Metro Chicago
Concord Music Hall
Lovers Lane

Robert Earl Keen interview

| October 30, 2009 | 0 Comments

How To Be Big And Rich

rek

This summer, after his mid-afternoon Lollapalooza set, Texan singer/songwriter Robert Earl Keen found himself in a rather deserted portion of Navy Pier. Opposite a mysterious arcade machine with a sinister Gyspy skull inside, he popped in a quarter and said, “I want to be big. No! No! Sound big. I want to sound big!”

Well it could have happened —¬†and the truth isn’t so far off. Struck by his albums’ tendencies to sound unfettered by modern (post war) production techniques, he told longtime buddy Lloyd Maines he wanted this fall’s The Rose Hotel (Lost Highway) to sound big and so it does.

“I’ve always done everything on a shoestring or out of my own pocket,” he says, “always felt that was my limiting factor: the expense of making a record. I was limited with this as well, but when I started talking to Lloyd about this record, he asked me what I wanted to do and I said ‘I just want to make a really fat . . . a lot of rhythm stuff going on, a lot of singing going on.’ He was totally behind me. There wasn’t any kind of confusion about what I was saying.”

Keen says that last bit with a hint of a chuckle. Like many from the distinguished line of Lone Star troubadours, he was sick the day they taught orchestration at school. But he also considers himself a special case when it comes to leading his band.

“One of the big jokes with my band and me is they say, ‘Oh, so you want kind of purple sunsets?'” he snickers. “‘That’s exactly right, guys!’ Matter of fact, I hired my steel [guitar] player because I told him, ‘What I want here, Marty, is I want some purple sunsets.’ He goes, ‘I know exactly what you’re talking about.'”

Fans who’ve been in Keen’s corner since 1984’s No Kinda Dancer needn’t brace themselves for a string of George ‘n’ Tammy duets sprinkled between wide-lens, Ray Charles’ Modern Sounds madness. Sunsets, while not always purple, venture towards indigo even though what’s on the horizon wasn’t exactly stirring Keen this time around.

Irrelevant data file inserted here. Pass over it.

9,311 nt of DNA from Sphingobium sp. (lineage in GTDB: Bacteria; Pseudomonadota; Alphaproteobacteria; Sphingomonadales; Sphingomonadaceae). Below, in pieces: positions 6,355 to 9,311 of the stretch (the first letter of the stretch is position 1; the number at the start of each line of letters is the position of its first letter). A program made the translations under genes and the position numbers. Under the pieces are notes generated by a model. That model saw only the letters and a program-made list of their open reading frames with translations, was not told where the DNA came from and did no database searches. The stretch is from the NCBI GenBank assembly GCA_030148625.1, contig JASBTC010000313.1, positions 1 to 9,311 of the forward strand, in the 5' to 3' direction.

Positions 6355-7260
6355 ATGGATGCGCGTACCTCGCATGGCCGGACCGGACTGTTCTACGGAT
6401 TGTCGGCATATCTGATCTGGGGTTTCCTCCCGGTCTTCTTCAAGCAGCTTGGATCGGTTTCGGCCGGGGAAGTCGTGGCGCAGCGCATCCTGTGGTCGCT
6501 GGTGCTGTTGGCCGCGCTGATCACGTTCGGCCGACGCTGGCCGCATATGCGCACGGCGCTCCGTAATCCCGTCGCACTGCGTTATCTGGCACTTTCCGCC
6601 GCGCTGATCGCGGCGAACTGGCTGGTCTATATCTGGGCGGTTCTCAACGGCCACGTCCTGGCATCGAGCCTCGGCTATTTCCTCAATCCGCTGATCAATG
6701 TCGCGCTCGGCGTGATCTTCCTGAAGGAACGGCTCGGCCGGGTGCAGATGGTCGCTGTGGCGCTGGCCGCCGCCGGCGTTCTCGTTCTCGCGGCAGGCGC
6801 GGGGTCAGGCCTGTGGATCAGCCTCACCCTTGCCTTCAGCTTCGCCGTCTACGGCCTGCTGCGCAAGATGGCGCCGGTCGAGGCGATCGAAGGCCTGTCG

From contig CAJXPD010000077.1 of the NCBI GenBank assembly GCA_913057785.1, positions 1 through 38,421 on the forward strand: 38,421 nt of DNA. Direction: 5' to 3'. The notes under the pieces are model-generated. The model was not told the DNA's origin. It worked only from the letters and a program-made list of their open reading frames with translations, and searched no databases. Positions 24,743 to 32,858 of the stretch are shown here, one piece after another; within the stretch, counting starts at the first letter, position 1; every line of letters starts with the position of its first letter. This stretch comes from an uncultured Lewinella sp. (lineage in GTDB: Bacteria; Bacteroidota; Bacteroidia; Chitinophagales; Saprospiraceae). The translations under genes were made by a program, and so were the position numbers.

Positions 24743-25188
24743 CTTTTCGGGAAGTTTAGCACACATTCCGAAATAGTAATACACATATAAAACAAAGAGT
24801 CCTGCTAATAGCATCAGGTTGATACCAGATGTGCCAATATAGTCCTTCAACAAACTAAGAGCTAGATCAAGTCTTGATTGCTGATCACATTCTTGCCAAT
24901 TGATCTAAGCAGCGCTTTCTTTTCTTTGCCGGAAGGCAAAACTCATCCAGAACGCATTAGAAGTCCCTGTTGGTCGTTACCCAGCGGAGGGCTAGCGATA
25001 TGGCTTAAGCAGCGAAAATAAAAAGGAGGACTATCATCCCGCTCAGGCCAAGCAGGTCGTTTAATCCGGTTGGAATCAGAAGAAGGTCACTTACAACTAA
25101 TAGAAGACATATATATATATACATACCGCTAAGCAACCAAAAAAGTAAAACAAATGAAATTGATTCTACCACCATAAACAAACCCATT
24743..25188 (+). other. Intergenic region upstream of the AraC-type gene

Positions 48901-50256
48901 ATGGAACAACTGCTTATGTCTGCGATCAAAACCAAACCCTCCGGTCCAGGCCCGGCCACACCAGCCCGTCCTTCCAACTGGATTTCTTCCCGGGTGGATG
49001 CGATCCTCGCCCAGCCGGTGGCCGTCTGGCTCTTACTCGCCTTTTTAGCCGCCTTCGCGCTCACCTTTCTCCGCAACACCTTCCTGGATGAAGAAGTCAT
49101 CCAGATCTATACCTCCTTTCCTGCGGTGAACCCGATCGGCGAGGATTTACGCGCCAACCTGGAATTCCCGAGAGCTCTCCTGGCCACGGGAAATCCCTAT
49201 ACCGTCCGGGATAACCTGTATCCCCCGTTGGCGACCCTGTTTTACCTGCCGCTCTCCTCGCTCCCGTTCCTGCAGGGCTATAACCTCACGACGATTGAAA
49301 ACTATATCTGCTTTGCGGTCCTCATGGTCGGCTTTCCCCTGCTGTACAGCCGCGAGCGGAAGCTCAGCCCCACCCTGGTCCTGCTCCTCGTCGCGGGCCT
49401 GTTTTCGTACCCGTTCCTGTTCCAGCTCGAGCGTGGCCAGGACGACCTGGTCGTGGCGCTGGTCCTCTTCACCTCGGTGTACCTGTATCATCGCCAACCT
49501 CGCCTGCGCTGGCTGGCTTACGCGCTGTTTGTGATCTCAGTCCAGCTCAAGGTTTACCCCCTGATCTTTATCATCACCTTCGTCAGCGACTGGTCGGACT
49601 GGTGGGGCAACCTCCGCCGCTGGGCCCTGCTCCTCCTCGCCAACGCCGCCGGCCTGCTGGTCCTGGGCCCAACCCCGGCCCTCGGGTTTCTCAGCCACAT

“I find some certain themes that recur,” he says, assaying his career, “but one thing I like about Rose Hotel and one reason I called it that and like the song is it’s a little out of my league and is something I’ve been trying to lock into for a long time, which is kind of an ‘urbanscape.’ I do a lot of sort of desert/Southwestern/Texas/whatever you want to call it, a lot of my stuff has that kind of setting and I have very little urbanscape. That was what I liked about it and I locked into that song really easily. I don’t know why. That was, in some ways, out of the norm for me. However, in ‘Throwing Rocks,’ that particular song is my bread-and-butter murder ballad. I never seem to get into that kind of song without killing someone,” he laughs. “I’ve done that a lot. There are themes I don’t seem to be able to escape, which continues to this day. I’m always trying to stretch, particularly musically, because when I started I was feeling really limited. Now I feel fairly robust musically.”

The album opens with the title track, a slow-roller bustling with standard Keen fare (accordion, mandolin) but somehow sounding fuller with cameos by 12-string electric guitar and layered vocals. It’s followed immediately by “Flying Shoes,” which enters on a bass guitar pattern that sets the beat more than the drums do, while a guitar wet with delay provides the color.

“I like Ry Cooder records a lot,” Keen mentions. “Some of those ones that he made like Chicken Skin Music or Into The Purple Valley. He always had all these vocals and great rhythm thing going on. And a lot of it would be filled up by like a buried slide-guitar track and maybe an upfront, big, electric rhythm thing happening. A lot of things going on at one time. Not that it sounds like a Ry Cooder record, but the reason I give you that example would be I wanted something that it was not just linear going from the beginning to the end of the song. Just spilling out all over the place sonically.”

— Steve Forstneger

For the full interview, grab the November issue of Illinois Entertainer, available free throughout Chicagoland.

Category: Uncategorized

About the Author ()

Leave a Reply

Your email address will not be published. Required fields are marked *